Russell, or Russ as he was known to his friends, was born on the 18th March 1917 in Ballarat, Victoria. Before the War, he trained as a mining engineer at the Ballarat School of Mines and was working at Mt Isa when he enlisted in the RAAF in 1941. He trained as a pilot in Canada under the Empire Air Training Scheme and was posted to 453 Squadron RAAF when it was re-formed at Drem, Scotland in 1942.
Russ enlisted in the RAAF on the 2nd February 1941 and very quickly rose through the ranks to Squadron Leader. He was discharged on the 8th August 1945.
The photo is of Russ on the left and Patrick V. McDade on the right, sharing a laugh somewhere in England. The other one is of Russ with some other 453 Squadron pilots at Drem in Scotland in June 1942. From left to right: Pilot Officer T.A. Swift, Pilot Officer F.T. Thornley (KIA 15th August 1943), Pilot Officer R.J. Darcey, Pilot Officer R.HS. Ewins and Sergeant L.J. Hansell. Then there is one of Russ and his motorbike.
Operating out of Perranporth in Cornwall, 453 Squadron CO, Squadron Leader D.G. Andrews was leading seven spitfires on an offensive sweep near Brest in France when the Squadron achieved its greatest single victory. They had almost reached their turning point at 08:30 hrs when eight Me-110s were seen in formation low on the water. As the Spitfires dived to intercept, the enemy scattered but were easily brought to combat and five were shot down, two by Flying Officer P.V. McDade, two by Pilot Officer C.R. Leith and one by Russ. Soon afterward, engine trouble forced Russ to bale out over the sea. On the water he inflated his dinghy and climbed in as eight Me-110s flew low over him. They disappeared then about an hour later two Spitfires flew round about five miles to the south. Eight Me-110s pounced on them and Russ watched the battle. He saw an Me-110 shot down by a Spitfire and saw a German bale out from it while the machine belly landed on the water half a mile away. Soon after that, Russ was picked up by a destroyer and taken to England. The photos are of Russ in his dinghy and then on board the Royal navy destroyer.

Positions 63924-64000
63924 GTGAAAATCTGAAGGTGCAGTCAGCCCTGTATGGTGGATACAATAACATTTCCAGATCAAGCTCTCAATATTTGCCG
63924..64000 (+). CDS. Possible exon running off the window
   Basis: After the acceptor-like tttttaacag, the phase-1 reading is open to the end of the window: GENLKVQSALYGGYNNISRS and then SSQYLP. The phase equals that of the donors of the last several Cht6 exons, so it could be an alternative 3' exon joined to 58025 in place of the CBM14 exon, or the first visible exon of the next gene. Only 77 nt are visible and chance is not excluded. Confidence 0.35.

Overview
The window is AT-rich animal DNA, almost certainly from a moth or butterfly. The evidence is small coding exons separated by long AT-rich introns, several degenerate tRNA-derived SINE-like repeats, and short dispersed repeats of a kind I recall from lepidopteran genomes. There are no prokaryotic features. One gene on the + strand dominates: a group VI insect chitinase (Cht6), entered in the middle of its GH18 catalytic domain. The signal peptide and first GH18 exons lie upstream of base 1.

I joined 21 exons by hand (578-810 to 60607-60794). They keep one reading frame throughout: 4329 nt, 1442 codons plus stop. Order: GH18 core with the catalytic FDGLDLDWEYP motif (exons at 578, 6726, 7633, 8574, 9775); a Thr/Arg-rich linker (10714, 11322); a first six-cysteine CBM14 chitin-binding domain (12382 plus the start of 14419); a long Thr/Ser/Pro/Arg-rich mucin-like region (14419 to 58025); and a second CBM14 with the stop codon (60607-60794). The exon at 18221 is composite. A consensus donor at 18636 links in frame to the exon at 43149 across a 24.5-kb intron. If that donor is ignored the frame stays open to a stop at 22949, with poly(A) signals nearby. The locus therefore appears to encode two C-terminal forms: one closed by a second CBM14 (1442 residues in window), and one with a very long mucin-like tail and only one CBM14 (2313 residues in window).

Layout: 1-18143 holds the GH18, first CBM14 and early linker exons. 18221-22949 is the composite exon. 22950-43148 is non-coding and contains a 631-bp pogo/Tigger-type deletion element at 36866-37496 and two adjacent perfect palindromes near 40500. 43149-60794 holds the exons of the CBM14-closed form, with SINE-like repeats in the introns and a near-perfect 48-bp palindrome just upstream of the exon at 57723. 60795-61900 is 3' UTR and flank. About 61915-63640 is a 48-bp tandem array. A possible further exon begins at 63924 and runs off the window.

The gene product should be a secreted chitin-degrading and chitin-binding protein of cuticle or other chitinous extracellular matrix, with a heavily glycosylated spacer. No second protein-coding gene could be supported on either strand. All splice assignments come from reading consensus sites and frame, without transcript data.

Russell’s Half Yearly Return of Flying Hours show an interesting collection of aircraft.
Thanks to Russell’s nephew, Peter Holm
The Spitfire Association